James 5 gives us examples to model our lives after if we desire to grow in patience: the prophets of old, and Job. Amazing stories for us that I encourage you to read, especially the story of Job: a man called blameless, who remains entirely blameless when he lost everything he had and even his friends were telling him he must’ve done something wrong to deserve this, and his wife told him to just curse God and die).

But Job, and the prophets, remained patient. How? They trusted in God.

III. Patience is waiting without release because you trust in God
They were patient because they knew the character of God. They didn’t have Romans 8:28, but they trusted the God who “works all things together for the good of those who love him.” They didn’t have James 1:16, but they trusted the God who gives “every good and perfect gift.” They didn’t have 2 Corinthians 1:20, but they trusted the God whose promises are all “yes and Amen in Christ.” They could patiently wait without release because they trusted in God.

James tells us to pattern our lives after theirs at the end of v11, because we “have seen what the Lord finally brought about. The Lord is full of compassion and mercy.”

And Hebrews 12:1-3 adds to this when it says, 1 Therefore, since we are surrounded by such a great cloud of witnesses, let us throw off everything that hinders and the sin that so easily entangles. And let us run with perseverance [also translated PATIENCE] the race marked out for us, [HOW?] 2 fixing our eyes on Jesus, the pioneer and perfecter of faith. For the joy set before him he endured the cross, scorning its shame, and sat down at the right hand of the throne of God. 3 Consider him who endured such opposition from sinners, so that you will not grow weary and lose heart.

We have something that even the prophets of old and Job himself didn’t have. We can look straight to Jesus. And as you look at Jesus, you will start to look like Jesus.

Watch Jesus run, and you’ll learn to run. Watch Jesus endure the cross, and you’ll endure whatever cross is weighing you down now. You’ll stop harboring anger, you’ll stop dishing it out and swallowing it up. You’ll learn to do what Ephesians 4:31-32 says to do: to “31 Get rid of all bitterness, rage and anger, brawling and slander, along with every form of malice [and you’ll] 32 be kind and compassionate to one another, forgiving each other, just as in Christ God forgave you.”

That’s the key. The only way to stop dishing out and swallowing up anger is to get rid of it entirely, which can only be done by seeing God get rid of it all for you. If someone had the right to remain angry, it was God. We were his creation yet we rebelled against him and have raped and pillaged the world he’s created for us to steward. He had every right to harbor anger and wipe us out, but instead he chose to forgive us.

It was God’s will that Jesus would come to us, emptied of all but love, to extend to us a grace so far beyond our comprehension that we will spend the rest of eternity plumbing its depths. Jesus is the ultimate example of patience who waited, without release, because he trusted in God.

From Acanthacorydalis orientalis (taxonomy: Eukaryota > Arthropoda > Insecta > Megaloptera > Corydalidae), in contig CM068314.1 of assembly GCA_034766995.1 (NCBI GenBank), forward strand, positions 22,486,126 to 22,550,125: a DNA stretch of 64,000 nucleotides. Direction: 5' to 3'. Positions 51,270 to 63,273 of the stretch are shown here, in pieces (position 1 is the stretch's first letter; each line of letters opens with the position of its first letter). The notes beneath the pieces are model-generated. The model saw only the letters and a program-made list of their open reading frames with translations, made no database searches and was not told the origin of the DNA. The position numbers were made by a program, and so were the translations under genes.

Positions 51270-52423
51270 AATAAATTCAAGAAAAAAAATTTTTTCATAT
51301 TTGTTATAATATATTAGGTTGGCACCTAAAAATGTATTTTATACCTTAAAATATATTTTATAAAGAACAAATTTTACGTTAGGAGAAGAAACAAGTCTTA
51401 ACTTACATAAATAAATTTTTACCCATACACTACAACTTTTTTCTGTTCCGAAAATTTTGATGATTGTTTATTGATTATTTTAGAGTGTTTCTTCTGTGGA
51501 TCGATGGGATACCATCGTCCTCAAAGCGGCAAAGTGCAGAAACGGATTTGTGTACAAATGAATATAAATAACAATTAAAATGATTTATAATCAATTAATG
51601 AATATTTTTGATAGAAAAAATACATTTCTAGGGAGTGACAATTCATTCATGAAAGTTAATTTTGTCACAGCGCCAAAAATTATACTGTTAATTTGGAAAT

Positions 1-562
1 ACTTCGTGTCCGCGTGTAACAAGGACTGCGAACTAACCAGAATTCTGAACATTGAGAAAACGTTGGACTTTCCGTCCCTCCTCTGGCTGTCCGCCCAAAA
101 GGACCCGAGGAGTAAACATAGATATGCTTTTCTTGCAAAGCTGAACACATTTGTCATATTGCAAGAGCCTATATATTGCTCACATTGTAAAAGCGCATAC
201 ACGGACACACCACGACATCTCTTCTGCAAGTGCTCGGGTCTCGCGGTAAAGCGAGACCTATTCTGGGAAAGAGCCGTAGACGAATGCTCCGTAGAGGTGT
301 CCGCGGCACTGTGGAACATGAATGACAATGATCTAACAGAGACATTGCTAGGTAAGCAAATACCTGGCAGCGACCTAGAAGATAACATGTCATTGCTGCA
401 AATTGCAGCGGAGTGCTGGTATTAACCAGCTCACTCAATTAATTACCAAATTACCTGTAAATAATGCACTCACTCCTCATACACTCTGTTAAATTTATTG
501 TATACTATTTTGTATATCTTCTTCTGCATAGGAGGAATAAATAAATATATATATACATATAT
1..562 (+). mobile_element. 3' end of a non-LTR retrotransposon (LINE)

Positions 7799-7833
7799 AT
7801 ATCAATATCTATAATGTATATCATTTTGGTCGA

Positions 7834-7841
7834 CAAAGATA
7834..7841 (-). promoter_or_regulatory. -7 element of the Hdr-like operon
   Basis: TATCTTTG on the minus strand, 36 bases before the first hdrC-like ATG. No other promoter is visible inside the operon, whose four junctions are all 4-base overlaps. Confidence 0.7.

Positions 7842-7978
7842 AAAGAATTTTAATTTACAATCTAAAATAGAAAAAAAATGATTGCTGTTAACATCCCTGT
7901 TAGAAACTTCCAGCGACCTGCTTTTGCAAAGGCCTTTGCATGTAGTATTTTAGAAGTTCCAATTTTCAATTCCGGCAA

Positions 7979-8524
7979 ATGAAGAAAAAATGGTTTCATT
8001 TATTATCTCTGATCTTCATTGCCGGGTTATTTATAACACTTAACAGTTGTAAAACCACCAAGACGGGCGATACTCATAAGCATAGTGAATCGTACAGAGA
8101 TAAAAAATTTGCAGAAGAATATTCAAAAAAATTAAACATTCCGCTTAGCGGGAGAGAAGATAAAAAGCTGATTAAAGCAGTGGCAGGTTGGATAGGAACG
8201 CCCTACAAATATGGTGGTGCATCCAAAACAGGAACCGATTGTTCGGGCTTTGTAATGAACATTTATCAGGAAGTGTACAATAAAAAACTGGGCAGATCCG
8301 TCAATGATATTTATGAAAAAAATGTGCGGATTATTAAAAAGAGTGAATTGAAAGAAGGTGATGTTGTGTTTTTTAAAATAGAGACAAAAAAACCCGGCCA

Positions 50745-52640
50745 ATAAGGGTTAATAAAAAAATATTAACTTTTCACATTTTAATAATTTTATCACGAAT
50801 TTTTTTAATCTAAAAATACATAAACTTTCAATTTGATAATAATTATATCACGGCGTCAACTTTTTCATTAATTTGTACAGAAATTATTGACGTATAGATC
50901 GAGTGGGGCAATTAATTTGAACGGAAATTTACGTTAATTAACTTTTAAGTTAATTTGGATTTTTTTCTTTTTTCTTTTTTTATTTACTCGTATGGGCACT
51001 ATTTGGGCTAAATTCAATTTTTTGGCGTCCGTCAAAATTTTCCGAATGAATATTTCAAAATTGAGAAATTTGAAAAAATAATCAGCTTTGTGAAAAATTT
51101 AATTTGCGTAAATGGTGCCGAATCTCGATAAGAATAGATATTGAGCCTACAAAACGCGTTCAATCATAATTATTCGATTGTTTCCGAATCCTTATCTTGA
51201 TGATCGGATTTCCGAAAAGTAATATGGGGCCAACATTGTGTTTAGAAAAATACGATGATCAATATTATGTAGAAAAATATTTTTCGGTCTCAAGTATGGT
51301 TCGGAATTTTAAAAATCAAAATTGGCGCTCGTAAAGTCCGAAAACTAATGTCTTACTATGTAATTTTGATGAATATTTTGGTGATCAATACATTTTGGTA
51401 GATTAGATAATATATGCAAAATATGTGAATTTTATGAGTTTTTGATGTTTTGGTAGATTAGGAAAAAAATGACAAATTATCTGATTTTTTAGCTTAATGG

As you look at Jesus, you’ll start to look like Jesus…and you’ll learn to look for Jesus. Which really brings us back to the main point of our passage in James 5, found in v8. It says: “Be patient…because the Lord’s coming is near.”

Feeding a Toddler can be a troubling thing at times. I remember this one night, Annie didn’t want her spaghetti dinner, until she realized what was for dessert. Anyone can take pasta when you know strawberries and cream’s coming up next.

As you look at Jesus, you’ll start to look like Jesus, and learn to look for Jesus. You’ll patiently endure whatever you find yourself in because you know what’s coming. Whatever difficulty you find yourself in, you know you can endure it because Christ is coming again and that changes everything.

You might remember: over a year ago, christians were lined up on the shore to be killed by ISIS. They were young, as young as 20 and no older than 25. And leading up to this horrific scene on the beach, these 21 captives patiently endured—tortured and tormented for the God they believed in. They refused to give in to every attempt ISIS made to persuade them to deny their faith in Jesus and in return be set free to live.

They would not budge. They remained, as James put it, “established in their hearts.” They each died that day, martyred for their faith, with nothing on their lips but songs of praise to their Savior.

These 21 did not die as mere victims, for they are “more than conquerors” as Romans 8:37 declares, and their sacrifice is a powerfully transformative testimony of such a vibrant faith in Christ.

To close our service, we’re going to sing a song called “Even Unto Death,” which was written by Audrey Assad in response to watching this scene unfold and asking the question: “What would I pray, if it were me kneeling on that beach?”

What would you pray—what would I pray—if it were us kneeling on that beach?

Would we sing: “Jesus, the very thought of You, it fills my heart with love…”
Lover of my soul, even unto death, with my every breath, I will love you.”

Every day, we kneel on the beaches of our workplaces and neighborhoods, our friendships and our marriages, our families and church planting, our hobbies and parenting. And we release what’s inside. Is your heart filled with integrity and love or have you been harboring something far more destructive in nature? What’s inside must come out.

But patience is waiting without release because you trust in God. It’s saying, in every moment, “Jesus, the very thought of you fills my heart with love. Even unto death, I will love you.”

If you want to live a life of patience, it all starts by fixing your eyes on Jesus, because as you look at Jesus, you’ll start to look like Jesus, and you’ll learn to look for Jesus in every situation, awaiting his return because he is coming again.

Which is what we celebrate each week in communion. As you take a piece of the bread representing Christ’s body broken for us and dip it into the cup representing Christ’s blood shed for us, together, we proclaim the Lord’s death until he comes.

Use this time to reflect, to repent where you’ve dished it out and where you’ve swallowed it up. But don’t wallow there forever. Confess it. Grieve over it, then leave it. For every look at your sin, take 10 looks at your Savior. Look at him. Stare at Jesus. See him for who he is and trust in Him, and you’ll learn to wait patiently without release. Let’s pray.